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  7. tommydang says:

    The voice and point of view in the faces of learning and New York Times piece differ in that the voice in the faces of learning seems more relaxed like it’s trying to tell a story. You can imagine reading the article in a teacher’s tone or a close relative. The voice in the New York Times seem to be more of a serious tone used to inform readers about the problems in society. Like something you would hear from a government official. The Point of view also differs in the fact that in the faces of learning, the author is using “I” and “me” which shows that the author is using a first person point of view. The author in the New York TImes piece, uses a third person point of view, using words such as “These men and women” and “They”.

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  8. tgmeehan says:

    These two passages differ for many reasons. The word choice in the excerpt from Brito’s “Faces of Learning” was much more informal than from the New York Times Article which used more elevated vocabulary and more professional set up. The voice from the Faces of learning excerpt was much more casual and told from experiences from the point of view of the writer. However the “young and isolated” article is more professional and tells you the direct struggle from an outside point of view. Each article has its own methods of relating to the reader. Brito relates easily to the reader because she opens up an experience of her life that was special to her because of an inspirational teacher, which is a very relatable experience. The New York Times article stressed the difficulties for the common people in society to “forge stable and meaningful adult lives” and this struggle is something everybody in the working class has dealt with.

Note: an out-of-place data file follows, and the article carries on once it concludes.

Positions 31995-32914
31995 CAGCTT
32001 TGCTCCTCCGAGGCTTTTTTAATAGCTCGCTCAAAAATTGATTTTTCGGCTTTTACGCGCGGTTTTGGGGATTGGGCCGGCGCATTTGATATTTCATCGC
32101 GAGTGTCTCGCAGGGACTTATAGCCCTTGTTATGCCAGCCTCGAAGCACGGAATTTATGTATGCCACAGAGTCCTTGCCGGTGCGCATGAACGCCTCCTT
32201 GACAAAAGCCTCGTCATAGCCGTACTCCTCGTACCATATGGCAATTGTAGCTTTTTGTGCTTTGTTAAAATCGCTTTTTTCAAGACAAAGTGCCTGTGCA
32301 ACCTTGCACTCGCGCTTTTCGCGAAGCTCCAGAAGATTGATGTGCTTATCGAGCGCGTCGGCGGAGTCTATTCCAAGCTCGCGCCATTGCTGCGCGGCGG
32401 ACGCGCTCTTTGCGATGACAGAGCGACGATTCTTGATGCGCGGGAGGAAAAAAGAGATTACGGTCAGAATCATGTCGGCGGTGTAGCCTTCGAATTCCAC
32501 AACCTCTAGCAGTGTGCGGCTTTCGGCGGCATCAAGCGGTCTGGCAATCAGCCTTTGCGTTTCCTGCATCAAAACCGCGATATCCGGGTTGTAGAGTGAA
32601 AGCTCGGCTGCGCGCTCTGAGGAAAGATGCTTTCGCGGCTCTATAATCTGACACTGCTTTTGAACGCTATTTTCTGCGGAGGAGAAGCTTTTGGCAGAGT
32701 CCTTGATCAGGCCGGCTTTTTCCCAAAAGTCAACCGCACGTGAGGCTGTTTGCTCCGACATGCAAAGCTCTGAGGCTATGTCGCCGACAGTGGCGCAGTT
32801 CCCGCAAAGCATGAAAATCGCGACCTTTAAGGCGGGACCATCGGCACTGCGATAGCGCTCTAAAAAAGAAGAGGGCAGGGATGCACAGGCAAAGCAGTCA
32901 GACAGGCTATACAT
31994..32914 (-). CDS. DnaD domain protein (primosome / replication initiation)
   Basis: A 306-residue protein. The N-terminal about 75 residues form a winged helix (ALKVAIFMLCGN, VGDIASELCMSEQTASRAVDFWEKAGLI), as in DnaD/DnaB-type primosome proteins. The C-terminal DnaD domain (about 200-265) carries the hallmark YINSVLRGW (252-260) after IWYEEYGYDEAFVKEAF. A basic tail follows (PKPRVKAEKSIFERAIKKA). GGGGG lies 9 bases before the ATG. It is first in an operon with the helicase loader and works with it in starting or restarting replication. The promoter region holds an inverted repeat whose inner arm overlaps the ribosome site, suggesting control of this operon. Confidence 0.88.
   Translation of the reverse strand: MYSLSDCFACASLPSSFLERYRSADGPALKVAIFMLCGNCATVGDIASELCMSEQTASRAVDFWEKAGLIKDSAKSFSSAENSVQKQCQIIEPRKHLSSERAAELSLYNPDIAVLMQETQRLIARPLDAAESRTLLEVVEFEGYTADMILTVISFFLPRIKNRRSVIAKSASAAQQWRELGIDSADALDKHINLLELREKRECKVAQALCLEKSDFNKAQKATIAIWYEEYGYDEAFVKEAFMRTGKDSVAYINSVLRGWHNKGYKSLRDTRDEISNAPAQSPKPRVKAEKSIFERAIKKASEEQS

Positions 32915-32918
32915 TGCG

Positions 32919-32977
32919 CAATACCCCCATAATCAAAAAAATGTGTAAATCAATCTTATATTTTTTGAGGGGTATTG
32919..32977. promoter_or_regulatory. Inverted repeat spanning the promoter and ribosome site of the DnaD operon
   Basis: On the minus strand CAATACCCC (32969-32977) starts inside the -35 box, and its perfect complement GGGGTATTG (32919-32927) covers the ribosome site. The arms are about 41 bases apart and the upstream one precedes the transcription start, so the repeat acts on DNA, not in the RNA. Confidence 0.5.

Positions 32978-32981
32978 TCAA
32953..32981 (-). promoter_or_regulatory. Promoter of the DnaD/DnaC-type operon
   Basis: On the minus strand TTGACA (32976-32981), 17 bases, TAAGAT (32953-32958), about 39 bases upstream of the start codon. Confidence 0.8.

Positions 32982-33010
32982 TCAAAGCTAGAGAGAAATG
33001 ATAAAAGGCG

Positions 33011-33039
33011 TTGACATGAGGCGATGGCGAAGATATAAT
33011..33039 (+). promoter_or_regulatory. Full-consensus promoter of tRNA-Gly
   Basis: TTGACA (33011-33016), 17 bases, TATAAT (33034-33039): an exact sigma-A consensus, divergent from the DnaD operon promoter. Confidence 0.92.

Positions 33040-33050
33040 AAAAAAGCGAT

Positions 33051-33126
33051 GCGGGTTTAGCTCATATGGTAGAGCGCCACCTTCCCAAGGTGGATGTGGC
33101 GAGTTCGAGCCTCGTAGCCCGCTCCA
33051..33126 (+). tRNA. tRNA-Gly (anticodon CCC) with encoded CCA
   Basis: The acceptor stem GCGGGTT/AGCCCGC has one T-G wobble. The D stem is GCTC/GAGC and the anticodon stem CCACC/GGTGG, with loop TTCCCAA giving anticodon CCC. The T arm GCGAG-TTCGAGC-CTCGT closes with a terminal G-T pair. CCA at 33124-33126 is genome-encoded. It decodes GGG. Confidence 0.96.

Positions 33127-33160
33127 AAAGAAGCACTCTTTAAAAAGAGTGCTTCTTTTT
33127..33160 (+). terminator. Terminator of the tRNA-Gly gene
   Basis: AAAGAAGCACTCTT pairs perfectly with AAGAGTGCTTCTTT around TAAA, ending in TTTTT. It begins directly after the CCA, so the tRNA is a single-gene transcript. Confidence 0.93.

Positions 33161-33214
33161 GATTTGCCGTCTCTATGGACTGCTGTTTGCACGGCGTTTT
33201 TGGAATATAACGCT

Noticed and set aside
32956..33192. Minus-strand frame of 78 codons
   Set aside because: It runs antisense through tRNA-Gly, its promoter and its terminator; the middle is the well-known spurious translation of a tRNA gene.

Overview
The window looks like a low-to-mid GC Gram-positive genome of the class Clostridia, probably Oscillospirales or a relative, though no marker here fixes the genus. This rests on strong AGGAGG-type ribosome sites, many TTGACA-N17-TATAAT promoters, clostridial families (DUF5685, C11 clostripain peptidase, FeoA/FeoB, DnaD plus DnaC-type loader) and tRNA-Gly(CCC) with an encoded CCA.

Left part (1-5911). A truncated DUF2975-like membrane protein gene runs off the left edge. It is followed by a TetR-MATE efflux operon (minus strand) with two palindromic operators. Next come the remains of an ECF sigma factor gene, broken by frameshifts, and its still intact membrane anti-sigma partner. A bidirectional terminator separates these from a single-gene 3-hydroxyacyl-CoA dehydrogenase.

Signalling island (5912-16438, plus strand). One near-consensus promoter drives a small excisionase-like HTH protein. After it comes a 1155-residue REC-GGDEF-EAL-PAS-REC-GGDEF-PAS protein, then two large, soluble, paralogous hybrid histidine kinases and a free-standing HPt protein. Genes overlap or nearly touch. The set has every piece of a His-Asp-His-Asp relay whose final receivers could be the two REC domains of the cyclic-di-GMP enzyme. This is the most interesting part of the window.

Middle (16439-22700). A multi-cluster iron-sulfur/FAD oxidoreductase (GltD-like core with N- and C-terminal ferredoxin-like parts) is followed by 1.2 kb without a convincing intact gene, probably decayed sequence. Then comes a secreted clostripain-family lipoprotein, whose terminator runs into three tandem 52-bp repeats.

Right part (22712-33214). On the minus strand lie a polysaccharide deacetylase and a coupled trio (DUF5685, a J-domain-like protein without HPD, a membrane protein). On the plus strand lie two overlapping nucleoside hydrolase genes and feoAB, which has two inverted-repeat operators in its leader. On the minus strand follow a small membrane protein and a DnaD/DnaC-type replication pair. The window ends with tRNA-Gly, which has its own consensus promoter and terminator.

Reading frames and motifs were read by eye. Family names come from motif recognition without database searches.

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  9. junhyeoperic says:

    I would like to pick question 2, that is about kind of voice and point of view are used in those two paragraphs. First of all, the voice the first paragraph is sort of light, easy to read and something that I can just read it simply that doesn’t mean this story is something that doesn’t even have a point or learn from it. This paragraph is something you can just read over it, understand better in easy way. However the second paragraph is more formal written paper, I don’t know if it is because of my poor vocabulary, I had to read closely and several time to understand this paragraph well. second the point of view is kind of obvious to see, first one is saying about what the writer experienced, and what he felt. Next paragraph is something from other person is looking up this topic and wrote about it in his view not the one that he is in that part. I think that is the difference between those two paragraph in voice and point of view.